Somehow the mother bear sensed a loss and was awakened from her sleep. When she touched her black cub, she could feel his warmth and hear the breath going in and out of him. When she touched her nose to the brown cub, she felt no warmth and heard no sounds. She gently picked him up in her mouth and ambled up between the rocks into the morning light.

The mother bear's instincts guided her down the hill away from her den. The brown cub was no longer in her mouth when she came to the ten tepees that blocked her path. The little village had not been there when she had first sought the security of her winter den. She did not like the odors brought to her on the morning breeze, but the hunger within her drove her on. She made a circle around these intruders and headed to where she knew the first berries of spring would dispel her hunger.

Down in the village the People were also eager to taste the juicy, ripe berries.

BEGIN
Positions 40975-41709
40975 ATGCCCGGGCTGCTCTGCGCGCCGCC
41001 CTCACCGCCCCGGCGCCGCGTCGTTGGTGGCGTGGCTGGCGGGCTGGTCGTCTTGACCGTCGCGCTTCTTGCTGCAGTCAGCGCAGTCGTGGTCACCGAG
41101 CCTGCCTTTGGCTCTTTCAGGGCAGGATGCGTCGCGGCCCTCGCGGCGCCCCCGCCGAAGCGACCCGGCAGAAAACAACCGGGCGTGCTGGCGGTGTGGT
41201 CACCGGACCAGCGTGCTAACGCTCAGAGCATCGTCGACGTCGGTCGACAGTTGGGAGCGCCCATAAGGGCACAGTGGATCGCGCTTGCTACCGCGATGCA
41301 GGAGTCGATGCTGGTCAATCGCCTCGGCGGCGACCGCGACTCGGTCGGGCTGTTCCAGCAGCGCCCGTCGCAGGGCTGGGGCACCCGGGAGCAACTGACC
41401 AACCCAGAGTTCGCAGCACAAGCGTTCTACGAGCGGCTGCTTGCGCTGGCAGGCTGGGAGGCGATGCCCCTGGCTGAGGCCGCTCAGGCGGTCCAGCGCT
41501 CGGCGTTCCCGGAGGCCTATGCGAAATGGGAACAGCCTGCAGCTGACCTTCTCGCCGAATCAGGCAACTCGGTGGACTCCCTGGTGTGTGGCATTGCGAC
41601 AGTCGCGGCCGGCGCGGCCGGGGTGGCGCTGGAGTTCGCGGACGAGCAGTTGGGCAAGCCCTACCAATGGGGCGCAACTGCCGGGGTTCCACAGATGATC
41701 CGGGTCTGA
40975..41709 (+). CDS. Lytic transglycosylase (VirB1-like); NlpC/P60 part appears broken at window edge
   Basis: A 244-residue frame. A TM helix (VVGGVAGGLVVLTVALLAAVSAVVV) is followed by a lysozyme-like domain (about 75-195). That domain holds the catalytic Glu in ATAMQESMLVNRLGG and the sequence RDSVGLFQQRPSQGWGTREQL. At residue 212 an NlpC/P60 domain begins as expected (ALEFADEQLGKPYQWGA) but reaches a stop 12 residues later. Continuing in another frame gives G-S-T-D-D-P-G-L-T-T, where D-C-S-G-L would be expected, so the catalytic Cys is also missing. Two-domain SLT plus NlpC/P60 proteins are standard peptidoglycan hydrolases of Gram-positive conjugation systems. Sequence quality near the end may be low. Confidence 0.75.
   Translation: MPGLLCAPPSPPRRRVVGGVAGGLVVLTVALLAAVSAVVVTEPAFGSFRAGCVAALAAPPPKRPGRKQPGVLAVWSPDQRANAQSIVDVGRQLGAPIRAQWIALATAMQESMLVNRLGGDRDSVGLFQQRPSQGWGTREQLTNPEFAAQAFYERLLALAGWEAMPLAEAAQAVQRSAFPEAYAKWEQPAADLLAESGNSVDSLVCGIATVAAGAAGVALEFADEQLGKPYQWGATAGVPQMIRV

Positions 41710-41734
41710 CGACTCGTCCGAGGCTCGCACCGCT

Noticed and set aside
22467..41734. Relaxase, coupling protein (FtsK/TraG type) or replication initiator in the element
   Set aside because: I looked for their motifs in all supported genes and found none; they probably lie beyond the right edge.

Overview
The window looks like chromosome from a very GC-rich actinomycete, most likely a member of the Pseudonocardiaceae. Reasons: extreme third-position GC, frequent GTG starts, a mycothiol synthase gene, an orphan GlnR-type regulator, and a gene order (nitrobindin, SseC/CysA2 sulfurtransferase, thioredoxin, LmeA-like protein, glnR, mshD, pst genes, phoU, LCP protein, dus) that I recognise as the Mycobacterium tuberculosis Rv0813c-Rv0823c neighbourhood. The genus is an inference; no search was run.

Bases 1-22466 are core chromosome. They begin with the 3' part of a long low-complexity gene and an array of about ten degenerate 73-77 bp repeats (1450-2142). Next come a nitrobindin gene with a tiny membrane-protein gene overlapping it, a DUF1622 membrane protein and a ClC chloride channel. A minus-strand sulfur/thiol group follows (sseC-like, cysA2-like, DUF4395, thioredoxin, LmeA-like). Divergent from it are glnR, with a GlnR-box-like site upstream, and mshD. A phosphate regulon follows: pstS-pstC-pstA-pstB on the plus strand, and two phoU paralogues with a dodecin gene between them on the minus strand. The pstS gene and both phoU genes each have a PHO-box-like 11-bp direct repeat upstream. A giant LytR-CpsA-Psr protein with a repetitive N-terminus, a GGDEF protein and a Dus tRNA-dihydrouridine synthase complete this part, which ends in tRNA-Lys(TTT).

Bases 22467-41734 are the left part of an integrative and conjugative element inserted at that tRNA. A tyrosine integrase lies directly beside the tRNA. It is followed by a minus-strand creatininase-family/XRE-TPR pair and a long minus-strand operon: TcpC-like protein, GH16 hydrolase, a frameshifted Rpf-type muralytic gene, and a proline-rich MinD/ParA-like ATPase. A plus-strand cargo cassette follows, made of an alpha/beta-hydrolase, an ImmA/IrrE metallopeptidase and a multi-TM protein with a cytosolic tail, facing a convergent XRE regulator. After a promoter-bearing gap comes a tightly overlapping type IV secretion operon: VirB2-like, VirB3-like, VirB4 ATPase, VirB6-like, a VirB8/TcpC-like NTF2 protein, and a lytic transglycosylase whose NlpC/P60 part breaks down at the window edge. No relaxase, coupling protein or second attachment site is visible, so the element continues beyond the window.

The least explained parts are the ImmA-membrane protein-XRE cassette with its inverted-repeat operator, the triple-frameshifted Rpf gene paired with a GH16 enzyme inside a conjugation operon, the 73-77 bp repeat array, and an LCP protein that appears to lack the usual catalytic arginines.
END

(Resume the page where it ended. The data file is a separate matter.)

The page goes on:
The Indian boy named Bear Paw, who was playing in the grass, thought he heard something move in the timber above, but he was young and so excited about going to the berry patch that he paid no heed.

"There you are", said Bear Paw's mother as she walked up behind him. "Here is your turtle rattle. Now climb up into the cradleboard. It is too far for you to walk. See all the other children. They are on their mother's backs too." Since he was not old enough to talk very well yet, Bear Paw just pointed his finger at the bigger children who were already starting to walk towards the river.

"When you get bigger, you can walk too" his mother said as she started towards the berry patch. "Don't drop your turtle."